Over the past two decades, home renovation and improvement shows have become an increasingly popular genre on our television screens.
Providing viewers with tips on what to do and what not to do, these types of shows often prompt homeowners to consider undertaking a renovation project with the hope of enhancing their existing dwelling for the better.
Unlike the cheerful endings commonly shown on TV, not all home renovations end up unfolding the way people expect them to.
Speaking with New Homes, Shelford Quality Homes Sales Manager Martyn Ferris said there was a fine line between spending money to make your property more desirable and overcapitalising on your home.
“When making decisions that involve your home – one of your biggest assets – there are many factors to take into consideration,” he said.
For those unsure whether they should renovate or start fresh by building a new home, Mr Ferris said it was worth weighing up your options by comparing your reasons to stay versus your reasons to move.
“If you love the location of your home and it has plenty of achievable potential then you are probably better off staying put,” he said.
“On the other hand, if your needs have outgrown the home, the location isn’t working in your favour and if the cost of renovating will cause you to overcapitalise on the home, then my advice would be to consider moving instead.”
Another major factor impacting your decision to renovate, move or build a new home will ultimately depend on how much money you have and how much you are willing to spend, according to Mr Ferris.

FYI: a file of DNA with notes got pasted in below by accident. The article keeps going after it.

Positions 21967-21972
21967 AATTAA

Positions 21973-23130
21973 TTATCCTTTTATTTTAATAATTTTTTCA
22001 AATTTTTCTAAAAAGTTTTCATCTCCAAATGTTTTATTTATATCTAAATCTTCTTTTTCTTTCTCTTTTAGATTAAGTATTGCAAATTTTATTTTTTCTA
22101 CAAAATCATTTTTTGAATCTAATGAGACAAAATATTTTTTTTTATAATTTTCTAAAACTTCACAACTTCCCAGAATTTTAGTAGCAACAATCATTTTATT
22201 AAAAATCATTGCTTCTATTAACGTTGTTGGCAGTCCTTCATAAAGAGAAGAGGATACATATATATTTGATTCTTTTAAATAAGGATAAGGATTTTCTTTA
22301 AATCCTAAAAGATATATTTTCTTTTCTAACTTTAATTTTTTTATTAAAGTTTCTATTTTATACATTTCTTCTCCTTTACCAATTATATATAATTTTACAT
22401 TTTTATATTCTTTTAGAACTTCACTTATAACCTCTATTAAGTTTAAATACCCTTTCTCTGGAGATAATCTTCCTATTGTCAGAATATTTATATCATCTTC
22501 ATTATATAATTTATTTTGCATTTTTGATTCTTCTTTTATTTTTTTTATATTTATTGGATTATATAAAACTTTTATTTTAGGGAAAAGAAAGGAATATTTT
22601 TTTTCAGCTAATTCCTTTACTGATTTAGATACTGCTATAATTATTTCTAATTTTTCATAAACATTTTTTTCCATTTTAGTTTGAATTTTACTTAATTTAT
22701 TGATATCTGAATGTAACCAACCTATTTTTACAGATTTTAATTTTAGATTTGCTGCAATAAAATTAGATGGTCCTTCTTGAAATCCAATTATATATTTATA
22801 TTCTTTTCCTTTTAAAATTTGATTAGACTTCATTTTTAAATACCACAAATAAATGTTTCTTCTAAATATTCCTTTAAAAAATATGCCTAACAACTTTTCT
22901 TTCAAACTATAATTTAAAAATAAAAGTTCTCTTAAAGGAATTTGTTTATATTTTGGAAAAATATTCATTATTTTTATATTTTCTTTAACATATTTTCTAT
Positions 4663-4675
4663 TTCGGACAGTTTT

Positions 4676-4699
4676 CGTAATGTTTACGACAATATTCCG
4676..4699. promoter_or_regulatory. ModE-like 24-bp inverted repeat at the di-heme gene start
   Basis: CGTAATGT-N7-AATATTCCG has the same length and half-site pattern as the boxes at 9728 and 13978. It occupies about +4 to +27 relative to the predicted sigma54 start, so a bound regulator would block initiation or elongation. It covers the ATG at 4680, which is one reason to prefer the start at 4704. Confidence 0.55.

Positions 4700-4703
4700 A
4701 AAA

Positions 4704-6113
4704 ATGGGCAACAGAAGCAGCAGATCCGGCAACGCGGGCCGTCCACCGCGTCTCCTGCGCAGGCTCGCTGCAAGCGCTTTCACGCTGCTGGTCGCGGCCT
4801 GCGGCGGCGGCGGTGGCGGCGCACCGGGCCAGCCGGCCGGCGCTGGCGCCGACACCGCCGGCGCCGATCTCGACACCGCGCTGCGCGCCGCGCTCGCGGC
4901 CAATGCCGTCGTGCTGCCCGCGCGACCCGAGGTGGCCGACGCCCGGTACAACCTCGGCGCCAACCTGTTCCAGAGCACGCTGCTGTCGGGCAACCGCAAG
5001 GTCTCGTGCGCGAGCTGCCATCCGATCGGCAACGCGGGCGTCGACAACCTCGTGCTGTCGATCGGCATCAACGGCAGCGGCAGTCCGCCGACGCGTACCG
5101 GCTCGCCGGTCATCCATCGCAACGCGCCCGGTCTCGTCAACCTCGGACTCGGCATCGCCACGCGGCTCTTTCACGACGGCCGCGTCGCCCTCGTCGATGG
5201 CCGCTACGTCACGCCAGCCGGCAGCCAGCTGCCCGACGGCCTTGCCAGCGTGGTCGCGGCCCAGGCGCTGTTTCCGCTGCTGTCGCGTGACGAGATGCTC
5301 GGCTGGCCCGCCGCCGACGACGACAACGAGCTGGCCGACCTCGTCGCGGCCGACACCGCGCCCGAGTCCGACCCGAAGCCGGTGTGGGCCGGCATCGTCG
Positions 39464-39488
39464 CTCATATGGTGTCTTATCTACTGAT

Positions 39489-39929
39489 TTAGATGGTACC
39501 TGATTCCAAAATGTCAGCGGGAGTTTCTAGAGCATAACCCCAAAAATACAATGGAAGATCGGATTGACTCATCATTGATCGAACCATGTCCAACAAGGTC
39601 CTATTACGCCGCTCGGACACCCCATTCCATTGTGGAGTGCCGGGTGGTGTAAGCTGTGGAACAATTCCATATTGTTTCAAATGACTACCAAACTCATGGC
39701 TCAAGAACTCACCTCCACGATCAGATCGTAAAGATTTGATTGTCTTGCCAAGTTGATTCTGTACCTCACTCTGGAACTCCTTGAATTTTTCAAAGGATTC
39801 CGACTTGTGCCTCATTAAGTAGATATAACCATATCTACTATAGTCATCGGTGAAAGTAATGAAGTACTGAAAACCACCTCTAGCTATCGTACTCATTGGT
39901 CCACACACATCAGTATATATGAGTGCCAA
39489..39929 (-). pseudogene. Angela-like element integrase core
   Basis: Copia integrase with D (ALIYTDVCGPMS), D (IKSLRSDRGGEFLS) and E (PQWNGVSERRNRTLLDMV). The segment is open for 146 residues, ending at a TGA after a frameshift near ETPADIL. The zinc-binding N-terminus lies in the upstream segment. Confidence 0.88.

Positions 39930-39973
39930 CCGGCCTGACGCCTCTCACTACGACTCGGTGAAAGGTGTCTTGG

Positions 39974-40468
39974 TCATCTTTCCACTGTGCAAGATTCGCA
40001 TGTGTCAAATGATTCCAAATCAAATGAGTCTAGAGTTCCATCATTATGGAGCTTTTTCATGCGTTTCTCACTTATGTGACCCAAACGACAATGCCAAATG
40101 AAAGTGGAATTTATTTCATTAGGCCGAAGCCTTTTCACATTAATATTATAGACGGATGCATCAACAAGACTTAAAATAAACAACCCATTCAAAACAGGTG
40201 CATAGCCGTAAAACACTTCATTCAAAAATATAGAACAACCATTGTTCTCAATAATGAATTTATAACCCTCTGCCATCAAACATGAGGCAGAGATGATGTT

“Your budget plays the biggest factor in the decision-making process,” he said.
“Outline your budget and see if it will be more cost-effective to renovate or start over with a new build.”
When deciding on a home renovation budget, Mr Ferris recommended reacquainting yourself with the real estate value of other homes in your area.
“This is so you can set your budget around what’s realistic for your suburb,” he said.
“Make sure you’re not going to overcapitalise by pouring money into your dream home in an area that will never hold its value.”
When it comes to home renovations, Mr Ferris said you needed to consider the scope of the entire renovation and nut out the best way to approach it before deciding to go forward with the project.
“Make sure you understand what you are trying to achieve beforehand,” he said.
“While a few small superficial upgrades to freshen up and modernise a space might be within your budget, a complete layout overall can end up being very costly.
“If the foundation of your current home is structurally sound and will work well with alterations in the design, then you could go ahead with a renovation within a well-planned budget.
“On the other hand, if it seems that you need to turn the place upside down to achieve what you have in mind, then it might not be worth it and you might want to rethink your strategy.
“Keep in mind that building an entirely new home can be much easier to maintain, with modern building technologies and materials ensuring it is more energy-efficient. “A new build also comes with a construction warranty, so you can rest assured you’re not going to fall short should issues arise.”
Demolishing your existing home and deciding to rebuild was another option Mr Ferris put forward for homeowners wanting to remain in their current suburb.
“Rebuilding is becoming increasingly popular in high-value areas that are filled with outdated houses,” he said. “However, keep in mind that this option comes with the added costs of having to find alternative accommodation while the construction is ongoing. There are also the costs that come with demolition. On the upside, you’ll get to save on stamp duty and time spent looking for the perfect location.”
Whether you want to renovate or build, Mr Ferris said local councils have different rules and regulations that needed to be adhered to.
“Some areas have strict planning laws that will bar any demolition or significant changes to a home’s street appeal if it is of a particular age or holds any historical importance,” he said.
“So before making any plans, make sure you understand the rules and regulations that apply to your current location or to the location where you plan to build a new home.”
CONTACT Shelford Quality Homes, 9599 1500, www.shelford.com.au